Tell us about your Award journey – why did you decide to start your Award?
In my high-school years I wanted to turn a new leaf and improve myself. My strategy was – try everything you can and see what sticks. I joined a chorus, then joined a band, started dancing and was invited to DoE. Though DofE was the most challenging of all, but the accountability to others made it outlast every before mentioned activity
What do you like about the Award?
The award is shiny, that’s all!
But in all seriousness, I think the programme makes it possible to challenge one self personally. To choose and focus on things that the participant finds meaningful to him or herself.
Of course, I only understand that in hindsight, because in the first, bronze, the challenges were unexpected and my motivation was unclear. That said, perseverance is one of many things that I learned in DoE.
What do you find challenging about the Award?
Teamwork and consistency.
Adventurous journeys are difficult in and on themselves, but the planning part is always more frustrating. I think, that the planning phase is the time were the team faces their first communication challenges. And that often causes first conflicts. None the less, it’s important to get everybody’s differences aside before the actual hike.
On the personal side, it’s hard to do things consistently. The first few times of any activity are motivated by the novelty, later comes monotony and boredom. And after that comes the real challenge – the progress slows down. At that point it seems there is no motivation to continue. But that’s where the programme works for me. I feel accountable to my mentor and the programme. So, I persist.
Currently I’m learning guitar (quite convenient in these circumstances), and I’m approaching my 100th day of playing guitar in a row. I don’t see much progress now, but my mentor is checking up on me, and I don’t want to let him down. So, I persist, no matter how slow the progress feels.
What sort of challenges are you facing in your day-to-day life, as a result of COVID-19? How has this impacted you?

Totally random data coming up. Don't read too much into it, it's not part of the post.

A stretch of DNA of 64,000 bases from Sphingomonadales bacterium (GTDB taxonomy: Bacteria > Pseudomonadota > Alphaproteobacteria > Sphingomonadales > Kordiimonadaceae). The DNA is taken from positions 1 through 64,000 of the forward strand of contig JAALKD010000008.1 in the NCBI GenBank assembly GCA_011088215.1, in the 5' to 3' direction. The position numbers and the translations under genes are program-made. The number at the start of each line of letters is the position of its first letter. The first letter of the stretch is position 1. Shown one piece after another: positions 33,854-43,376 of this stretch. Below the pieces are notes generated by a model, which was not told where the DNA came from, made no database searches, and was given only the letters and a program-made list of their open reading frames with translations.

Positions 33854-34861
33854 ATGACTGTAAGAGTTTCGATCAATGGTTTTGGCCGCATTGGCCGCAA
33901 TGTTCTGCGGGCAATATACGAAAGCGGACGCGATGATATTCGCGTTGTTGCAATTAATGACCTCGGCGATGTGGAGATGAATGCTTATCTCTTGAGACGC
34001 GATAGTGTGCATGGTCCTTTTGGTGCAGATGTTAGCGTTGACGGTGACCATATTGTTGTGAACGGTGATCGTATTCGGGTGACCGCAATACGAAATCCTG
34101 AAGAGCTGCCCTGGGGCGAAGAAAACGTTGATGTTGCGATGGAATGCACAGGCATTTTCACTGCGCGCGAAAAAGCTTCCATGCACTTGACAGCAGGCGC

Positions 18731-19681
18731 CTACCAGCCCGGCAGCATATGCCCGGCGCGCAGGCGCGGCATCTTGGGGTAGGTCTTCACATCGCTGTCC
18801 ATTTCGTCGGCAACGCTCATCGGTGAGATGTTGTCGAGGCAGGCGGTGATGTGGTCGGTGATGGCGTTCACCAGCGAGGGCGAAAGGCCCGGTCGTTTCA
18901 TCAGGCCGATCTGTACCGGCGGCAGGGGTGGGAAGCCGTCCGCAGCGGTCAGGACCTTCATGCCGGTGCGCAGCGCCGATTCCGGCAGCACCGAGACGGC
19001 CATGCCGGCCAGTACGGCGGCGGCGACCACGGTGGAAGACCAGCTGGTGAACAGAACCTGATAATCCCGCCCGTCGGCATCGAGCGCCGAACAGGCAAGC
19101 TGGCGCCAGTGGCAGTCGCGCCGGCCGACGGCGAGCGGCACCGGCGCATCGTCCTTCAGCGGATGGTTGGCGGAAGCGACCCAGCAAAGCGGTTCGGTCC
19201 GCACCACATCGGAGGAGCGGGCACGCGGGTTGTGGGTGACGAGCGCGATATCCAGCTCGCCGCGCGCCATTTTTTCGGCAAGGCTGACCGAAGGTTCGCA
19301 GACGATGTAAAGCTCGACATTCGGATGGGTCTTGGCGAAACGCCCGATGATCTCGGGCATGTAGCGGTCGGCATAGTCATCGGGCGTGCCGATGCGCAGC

Lack of movement and contact with people really takes a toll on me. I think these are widespread problems. My workouts became stale and less intense, because I don’t have the equipment that my gym provided. I can’t properly volunteer in a youth centre because of the quarantine. Not to mention all the cancelation and postponing concerning the hike abroad for Gold Adventures Journey.
Though all of this is inconvenient, I understand that it is necessary for the safety of us and others.
Is the Award helping you to deal with any of these challenges? If so, how?
Well, my personal challenge of learning how to play the guitar keeps me doing something productive.
Have you had to adapt your Award activities as a result of COVID-19? If so, how?
Has anything remained the same?
Of course. As I mentioned before, the programme taught me perseverance.
I was training for my physical activity goal mostly in the gym for gold award. But because of the quarantine, the gyms are closed and I don’t have any equipment required for my exercise plan. So, I adopted and now I use bodyweight exercises. It’s definitely not the same, but it’s better than nothing.
As for my volunteering, I did some work for a special, nation wide initiative. It’s called “Laikykites, Medikai!”, roughly translated to “Hold on tight, medics!”. The initiative is giving immediate help for medics in need of essential equipment, in the period of time when the government moves slowly. It’s funded by donation from people and companies. They asked for volunteers, so I signed up. Though I helped just for a day (because now the initiative handles the workload by itself), I found solace in the fact that I’m helping directly.
Have you found any interesting solutions to help you continue with your Award during COVID-19?
Currently I’m considering hosting social games through the interned for the people of my youth centre.
Do you think being involved with the Award helps you and your community at this time? If so, how?
I think that DoE participants are now using the skills learned in the programme (like perseverance or patience) to help themselves and others in this difficult time.